Posted by Jerry White on Jul 27, 2011
“Years ago, while preaching in the southern States, I was invited to a young couple’s home for dinner. In their early twenties, they had been married only thirteen months, but had two-month old twin boys.
The husband was in the military and, both being from New England, they were far from “home.” The young mother wanted so much to get to know God but life wasn’t easy. In one twelve-month period she had had too many changes—new city, new church, new home, new husband and new babies.
The twins were on ‘shift-work.’ Often up throughout the night, she would drop off to sleep when she tried to have a time with the Lord. She found a way out. She bought four inexpensive paperback New Testaments and broke the bindings so they would stay open. She put one on the kitchen counter, one in the bathroom, one beside her bed and one on the babies’ changing table. She would grab several two- or three- minute slots with the Lord in the Word as she went about her daily chores. Where there’s a will, there’s a way!”
Thirsting After God, 133-134
David was running for his life from his son Absalom, but he made time in sleepless hours to seek his Shepherd’s face (Psalm 63). The Psalms David wrote were his devotional journal. Jesus was busy day and night with ministry to His disciples and the needy multitudes, but He often and regularly withdrew to lonely places to pray (Luke 5:16). “The increasing crowds, the unceasing demands on Jesus’ time, and the fact that no one else could duplicate his ministry did not deter Jesus from spending extensive times in prayer” (ESV Study Bible note).
Time is not the issue; lack of thirst is the cause for anyone to neglect seeking God first.
If anyone thirsts, let him come to me and drink.
John 7:37 (ESV)
Posted by Jerry White on Jul 24, 2011
“I always hope that there is an attainable spiritual region where there are no clouds to hide the Sun of our souls. However, I cannot be very positive about this, for I have not traversed that happy land. Every year of my life has had a winter as well as a summer, and every day has had its night. I have seen brilliant sunshine and heavy rains, and felt warm breezes and fierce winds.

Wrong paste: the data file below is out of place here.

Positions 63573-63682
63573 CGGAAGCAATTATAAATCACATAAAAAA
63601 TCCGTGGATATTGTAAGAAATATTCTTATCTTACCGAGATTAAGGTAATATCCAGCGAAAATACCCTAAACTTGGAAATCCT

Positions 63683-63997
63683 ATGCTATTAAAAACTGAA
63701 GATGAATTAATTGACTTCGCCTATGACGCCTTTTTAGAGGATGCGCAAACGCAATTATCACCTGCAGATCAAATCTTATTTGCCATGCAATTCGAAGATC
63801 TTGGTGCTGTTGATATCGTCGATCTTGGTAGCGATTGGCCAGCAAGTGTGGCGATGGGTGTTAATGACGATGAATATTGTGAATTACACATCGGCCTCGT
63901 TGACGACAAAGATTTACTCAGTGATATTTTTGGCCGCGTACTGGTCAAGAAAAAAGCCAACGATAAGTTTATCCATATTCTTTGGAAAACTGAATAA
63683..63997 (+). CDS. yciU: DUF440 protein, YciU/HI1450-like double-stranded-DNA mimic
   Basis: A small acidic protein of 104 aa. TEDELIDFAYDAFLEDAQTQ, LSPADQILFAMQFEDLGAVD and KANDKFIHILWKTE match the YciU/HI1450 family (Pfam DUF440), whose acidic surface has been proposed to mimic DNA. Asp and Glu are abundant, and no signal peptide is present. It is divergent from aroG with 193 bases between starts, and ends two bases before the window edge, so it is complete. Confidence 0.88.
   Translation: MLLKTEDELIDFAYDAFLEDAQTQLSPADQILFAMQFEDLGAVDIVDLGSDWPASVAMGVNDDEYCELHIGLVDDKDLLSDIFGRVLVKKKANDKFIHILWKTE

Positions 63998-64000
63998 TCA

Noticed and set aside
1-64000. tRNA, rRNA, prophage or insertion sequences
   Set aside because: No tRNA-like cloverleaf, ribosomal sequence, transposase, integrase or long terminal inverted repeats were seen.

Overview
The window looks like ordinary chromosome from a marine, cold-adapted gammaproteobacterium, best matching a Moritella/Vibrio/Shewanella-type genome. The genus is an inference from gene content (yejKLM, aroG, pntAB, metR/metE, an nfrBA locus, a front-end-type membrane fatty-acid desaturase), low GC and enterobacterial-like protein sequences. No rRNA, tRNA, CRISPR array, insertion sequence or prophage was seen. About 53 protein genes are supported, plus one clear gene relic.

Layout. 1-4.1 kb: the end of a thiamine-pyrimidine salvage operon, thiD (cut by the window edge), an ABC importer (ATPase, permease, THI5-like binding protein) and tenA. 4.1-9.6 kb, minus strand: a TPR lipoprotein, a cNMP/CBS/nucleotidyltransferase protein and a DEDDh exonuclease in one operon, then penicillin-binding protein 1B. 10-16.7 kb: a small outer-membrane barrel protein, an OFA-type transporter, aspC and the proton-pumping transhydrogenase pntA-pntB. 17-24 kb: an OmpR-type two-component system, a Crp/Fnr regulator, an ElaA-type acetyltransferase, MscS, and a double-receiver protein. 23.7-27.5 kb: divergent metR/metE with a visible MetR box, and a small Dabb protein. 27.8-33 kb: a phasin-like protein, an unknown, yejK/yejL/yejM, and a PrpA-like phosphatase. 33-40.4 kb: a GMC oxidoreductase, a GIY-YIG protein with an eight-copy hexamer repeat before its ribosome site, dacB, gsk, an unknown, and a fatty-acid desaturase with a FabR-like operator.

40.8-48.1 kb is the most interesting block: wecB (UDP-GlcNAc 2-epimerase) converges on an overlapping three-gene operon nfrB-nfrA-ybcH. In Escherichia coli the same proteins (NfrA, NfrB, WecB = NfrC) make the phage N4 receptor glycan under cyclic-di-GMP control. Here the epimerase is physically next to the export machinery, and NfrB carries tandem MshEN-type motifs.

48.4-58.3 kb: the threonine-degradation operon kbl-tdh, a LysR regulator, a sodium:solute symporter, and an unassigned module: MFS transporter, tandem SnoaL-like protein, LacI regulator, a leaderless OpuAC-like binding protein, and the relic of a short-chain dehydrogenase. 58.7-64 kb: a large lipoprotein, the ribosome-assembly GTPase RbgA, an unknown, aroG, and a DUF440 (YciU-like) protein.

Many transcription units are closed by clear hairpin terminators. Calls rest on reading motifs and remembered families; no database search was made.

Speaking for the majority of my brothers and sisters in Christ, I confess that, although the strength is in us, as it is in an oak tree, we do lose our leaves, and the sap within us does not flow with equal vigor during all seasons. We have our ups as well as our downs, our hills as well as our valleys. We are not always rejoicing, we are sometimes heavyhearted because of our various trials. Alas! We are grieved to confess that our fellowship with the Well Beloved is not always that of rapturous delight, but at times we have to seek Him and cry, ‘Oh that I knew where I might find him!’ (Job 23:3).
This appears to me to have been, to a degree, the condition of the spouse when she cried, ‘Until the day break, and the shadows flee away, turn, my beloved.’”
[Song of Songs 2:17]
Joy In Christ’s Presence, 47-48
Incline your ear, O LORD, and answer me, for I am poor and needy.
Be gracious to me, O Lord, for to you do I cry all the day.
Gladden the soul of your servant, for to you, O Lord, do I lift up my soul.
For you, O Lord, are good and forgiving, abounding in steadfast love
to all who call upon you.
Give ear, O LORD, to my prayer;
listen to my plea for grace.
In the day of my trouble I call upon you,
for you answer me.
Psalm 86: 1, 3-7 (ESV)
Posted by Jerry White on Jul 20, 2011